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76.: The Engagement between the King and the Scots. - Samuel Rawson Gardiner, The Constitutional Documents of the Puritan Revolution, 1625-1660 
The Constitutional Documents of the Puritan Revolution, 1625-1660, selected and edited by Samuel Rawson Gardiner (Oxford: Clarendon Press, 1906).
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The Engagement between the King and the Scots.
[December 26, 1647. Clarendon MSS. 2685, 2686. See Great Civil War, iv. 39.]
His Majesty giving belief to the professions of those who have entered into the League and Covenant, and that their intentions are real for preservation of His Majesty’s person and authority according to their allegiance, and no ways to diminish his just power and greatness, His Majesty, so soon as he can with freedom, honour and safety be present in a free Parliament, is content to confirm the said League and Covenant by Act of Parliament in both kingdoms, for security of all who have taken or shall take the said Covenant, provided that none who is unwilling shall be constrained to take it. His Majesty will likewise confirm by Act of Parliament in England, Presbyterial government, the directory for worship, and Assembly of Divines at Westminster for three years, so that His Majesty and his household be not hindered from using that form of Divine Service he hath formerly practised; and that a free debate and consultation be had with the Divines at Westminster, twenty of His Majesty’s nomination being added unto them, and with such as shall be sent from the Church of Scotland, whereby it may be determined by His Majesty and the two Houses how the Church government, after the said three years, shall be fully established as is most agreeable to the Word of God: that an effectual course shall be taken by Act of Parliament, and all other ways needful or expedient, for suppressing the opinions and practices of Anti-Trinitarians, Anabaptists, Antinomians, Arminians, Familists, Brownists, Separatists, Independents, Libertines, and Seekers, and generally for suppressing all blasphemy, heresy, schism, and all such scandalous doctrines and practices as are contrary to the light of nature, or to the known principles of Christianity, whether concerning faith, worship or conversation, or to the power of Godliness, or which may be destructive to order and government, or to the peace of the Church and kingdom; that in the next Session of Parliament after that the kingdom of Scotland shall declare for His Majesty in pursuance of this Agreement, he shall in person or by commission confirm the League and Covenant according to the first Article. Concerning the Acts passed in the last triennial Parliament of his kingdom of Scotland, and the Committees appointed by the same, His Majesty is content then also to give assurance by Act of Parliament that neither he nor his successors shall quarrel, call in question, or command the contrary of any of them, nor question any for giving obedience to the same; and whereas after the return of the Scottish army to Scotland, the Houses of Parliament of England did resolve and appoint the army under command of Sir Thomas Fairfax to disband, and they having entered into an engagement to the contrary, His Majesty was carried away from Holdenby against his will by a party of the said army, and detained in their power until he was forced to fly from amongst them to the Isle of Wight; and since that time His Majesty and the Commissioners of the kingdom of Scotland have earnestly pressed that His Majesty might come to London in safety, honour and freedom for a personal treaty with the two Houses and the Commissioners of the Parliament of Scotland, which hath not been granted: and whereas the said army hath in a violent manner forced away divers members of both Houses from the discharge of their trust, and possessed themselves of the City of London and all the strengths and garrisons of the kingdom, and, through the power and influence of the said army and their adherents, Propositions and Bills have been sent to His Majesty without the advice and consent of the kingdom of Scotland, contrary to the Treaty between the kingdoms, which are destructive to religion, His Majesty’s just rights, the privileges of Parliament, and liberty of the subject, from which Propositions and Bills the said Scots Commissioners have dissented in the name of the kingdom of Scotland; and, forasmuch as His Majesty is willing to give satisfaction concerning the settling of religion and other matter in difference, as is expressed in this Agreement, the kingdom of Scotland doth oblige and engage themselves first in a peaceable way and manner to endeavour that His Majesty may come to London in safety, honour and freedom for a personal treaty with the Houses of Parliament and the Commissioners of Scotland upon such Propositions as shall be mutually agreed on between the kingdoms, and such Propositions as His Majesty shall think fit to make; and that for this end all armies may be disbanded, and in case this shall not be granted, that Declarations shall be omitted by the kingdom of Scotland in pursuance of this Agreement, against the unjust proceedings of the two Houses of Parliament towards His Majesty and the kingdom of Scotland, wherein they shall assert the right which belongs to the Crown in the power of the militia, the Great Seal, bestowing of honours and offices of trust, choice of Privy Councillors, the right of the King’s negative voice in Parliament; and that the Queen’s Majesty, the Prince, and the rest of the royal issue, ought to remain where His Majesty shall think fit, in either of the kingdoms, with safety, honour and freedom; and upon the issuing of the said Declarations, that an army shall be sent from Scotland into England, for preservation and establishment of religion, for defence of His Majesty’s person and authority, and restoring him to his government, to the just rights of the Crown and his full revenues, for defence of the privileges of Parliament and liberties of the subject, for making a firm union between the kingdoms, under His Majesty and his posterity, and settling a lasting peace; in pursuance whereof the kingdom of Scotland will endeavour that there may be a free and full Parliament in England, and that His Majesty may be with them in honour, safety and freedom, and that a speedy period be set to this present Parliament, and that the said army shall be upon the march before the said peaceable message and Declaration be delivered to the House; and it is further agreed that all such in the kingdoms of England or Ireland, as shall join with the kingdom of Scotland in pursuance of this Agreement, shall be protected by His Majesty in their persons and estates; and that all such His Majesty’s subjects of England and Ireland as shall join with him in pursuance of this Agreement may come to the Scotch army and join with them, or else put themselves into other bodies in England and Wales for prosecution of the same ends as the King’s Majesty shall judge most convenient, and under such Commanders or Generals of the English nation as His Majesty shall think fit, and that all such shall be protected by the kingdom of Scotland and their army in their persons and estates, and where any injury or wrong is done to them therein, that they shall be careful to see them fully repaired so far as is in their power to do, and likewise, where any injury or wrong is done to those that join with the kingdom of Scotland, His Majesty shall be careful for their full reparation; that His Majesty or any by his authority or knowledge shall not make nor admit of any cessation, pacification, nor agreement for peace whatsoever, nor of any Treaty, Propositions, Bills, or any other ways for that end, with the Houses of Parliament or any army or party in England and Ireland, without the advice and consent of the kingdom of Scotland; nor any having their authority shall either make or admit of any of these any manner of way with any whatsoever without His Majesty’s advice and consent; that, upon the settling of a peace, there be an Act of Oblivion to be agreed on by His Majesty and both his Parliaments of both kingdoms; that His Majesty, the Prince, or both shall come into Scotland upon the invitation of that kingdom and their declaration that they shall be in safety, freedom and honour, when possibly they can come with safety and conveniency; and that His Majesty shall contribute his utmost endeavours both at home and abroad for assisting the kingdom of Scotland in carrying on this war by sea and land, and for their supply by monies, arms, ammunition, and all other things requisite, as also for guarding the coasts of Scotland with ships, and protecting all Scottish merchants in the free exercise of trade and commerce with other nations; and His Majesty is very willing and doth authorise the Scots army to possess themselves of Berwick, Carlisle, Newcastle-upon-Tyne, Tynemouth, and Hartlepool, for to be places of retreat and magazine, and, when the peace of the kingdom is settled, the kingdom of Scotland shall remove their forces, and deliver back again the said towns and castles; that, according to the large Treaty, payment may be made of the remainder of the Brotherly Assistance which yet rests unpaid; and likewise of the £200,000 due upon the late Treaty made with the Houses of Parliament for the return of the Scots army, as also that payment shall be made to the kingdom of Scotland for the charge and expense of their army in this future war, together with due recompense for the losses which they shall sustain therein: that due satisfaction, according to the Treaty on that behalf between the kingdoms, shall be made to the Scottish army in Ireland, out of the land of that kingdom or otherwise; that His Majesty, according to the intention of his father, shall endeavour a complete union of the kingdoms, so as they may be one under His Majesty and his posterity; and, if that cannot be speedily effected, that all liberties, privileges, concerning commerce, traffic, and manufactories peculiar to the subjects of either nation, shall be common to the subjects of both kingdoms without distinction; and that there be a communication of mutual capacity of all other privileges of the subject in the two kingdoms; that a competent number of ships shall be yearly assigned and appointed out of His Majesty’s navy, which shall attend the coast of Scotland for a guard and freedom of trade to his subjects of that nation; that His Majesty doth declare that his successors as well as himself are obliged to the performances of the Articles and conditions of this Agreement; that His Majesty shall not be obliged to the performance of the aforesaid Articles until the kingdom of Scotland shall declare for him in pursuance of this Agreement, and that the whole Articles and conditions aforesaid shall be finished, perfected and performed before the return of the Scots army; and that when they return into Scotland at the same time, simul et semel, all arms be disbanded in England.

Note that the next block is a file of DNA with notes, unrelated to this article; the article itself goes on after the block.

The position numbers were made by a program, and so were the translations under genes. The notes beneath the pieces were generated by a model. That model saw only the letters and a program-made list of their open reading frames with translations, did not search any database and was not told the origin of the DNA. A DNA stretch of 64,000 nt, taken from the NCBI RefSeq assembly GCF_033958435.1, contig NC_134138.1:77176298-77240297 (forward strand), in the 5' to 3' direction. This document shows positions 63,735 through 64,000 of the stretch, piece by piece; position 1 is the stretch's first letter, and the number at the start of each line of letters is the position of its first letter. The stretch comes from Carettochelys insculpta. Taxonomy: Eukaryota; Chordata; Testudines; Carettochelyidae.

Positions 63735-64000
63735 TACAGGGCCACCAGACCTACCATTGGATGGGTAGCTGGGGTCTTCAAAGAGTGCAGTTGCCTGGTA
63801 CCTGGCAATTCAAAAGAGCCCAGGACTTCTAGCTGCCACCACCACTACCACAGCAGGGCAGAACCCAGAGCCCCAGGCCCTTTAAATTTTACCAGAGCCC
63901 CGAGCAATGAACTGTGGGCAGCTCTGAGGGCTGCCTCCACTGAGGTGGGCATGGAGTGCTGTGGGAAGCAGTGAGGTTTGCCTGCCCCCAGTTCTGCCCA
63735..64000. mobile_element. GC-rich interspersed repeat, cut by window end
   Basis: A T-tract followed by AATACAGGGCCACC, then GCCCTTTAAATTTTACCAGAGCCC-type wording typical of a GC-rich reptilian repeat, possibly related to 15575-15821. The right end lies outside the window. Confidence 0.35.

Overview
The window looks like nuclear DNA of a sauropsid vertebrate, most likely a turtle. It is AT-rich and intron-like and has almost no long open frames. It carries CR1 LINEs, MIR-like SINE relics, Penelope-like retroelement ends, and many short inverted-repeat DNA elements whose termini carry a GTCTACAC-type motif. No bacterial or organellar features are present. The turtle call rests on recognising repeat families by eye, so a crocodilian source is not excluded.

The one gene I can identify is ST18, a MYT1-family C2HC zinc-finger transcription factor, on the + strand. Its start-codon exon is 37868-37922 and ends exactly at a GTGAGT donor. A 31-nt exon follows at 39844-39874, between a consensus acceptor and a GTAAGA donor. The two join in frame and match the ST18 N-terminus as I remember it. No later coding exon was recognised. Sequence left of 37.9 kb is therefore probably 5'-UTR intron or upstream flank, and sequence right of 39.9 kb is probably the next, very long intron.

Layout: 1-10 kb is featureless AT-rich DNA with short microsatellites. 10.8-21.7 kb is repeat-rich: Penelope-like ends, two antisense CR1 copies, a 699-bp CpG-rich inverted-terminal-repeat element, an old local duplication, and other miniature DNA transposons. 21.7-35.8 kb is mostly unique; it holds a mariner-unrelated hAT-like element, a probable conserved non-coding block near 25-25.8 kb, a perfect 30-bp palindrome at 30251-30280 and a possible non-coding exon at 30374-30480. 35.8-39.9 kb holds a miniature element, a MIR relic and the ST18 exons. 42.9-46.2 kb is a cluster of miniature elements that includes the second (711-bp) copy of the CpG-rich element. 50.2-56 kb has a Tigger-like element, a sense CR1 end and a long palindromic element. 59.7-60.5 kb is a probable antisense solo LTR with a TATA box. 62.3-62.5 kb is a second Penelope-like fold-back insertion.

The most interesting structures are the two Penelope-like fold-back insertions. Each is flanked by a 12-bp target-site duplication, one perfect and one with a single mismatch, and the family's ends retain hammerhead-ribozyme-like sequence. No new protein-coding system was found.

Carisbrook, the 26th of December.
We do declare and oblige ourselves in verbo principis, that the kingdom of Scotland engaging to perform the written Articles, we shall perform our part therein as is above expressed in the said Articles.
At Carisbrook Castle, the 26th of December. Charles R. [his little seal1 .]
We, whose names are underwritten, do hereby engage ourselves upon our honour, faith and conscience, and all that is dearest to honest men, to endeavour to the utmost of our powers that the kingdom of Scotland shall engage to perform the within written conditions in so far as relates to them, His Majesty engaging to perform his part of the aforesaid Articles; and we are most confident that the kingdom of Scotland will do the same; and we are most willing, upon the perfecting of the said Agreement, to hazard our lives and fortunes in pursuance thereof. By the clause of confirming Presbyterian government by Act of Parliament, His Majesty hath declared to us that he is neither obliged to desire the settling of Presbyterian government, nor to present a Bill for that effect; and we likewise understand that no person whatsoever suffer in his estate or corporal punishment for not submitting to Presbyterian government, His Majesty understanding that this shall not extend to those that are mentioned in the clause against toleration.
This was declared in the presence of Lord Loudoun, Lord Lauderdale, Lord Lanerick, and the King took them as witnesses and not assentors, December 27.
[1 ] The words in brackets are evidently the work of the copyist. What follows is taken from No. 2685, in Clarendon’s hand.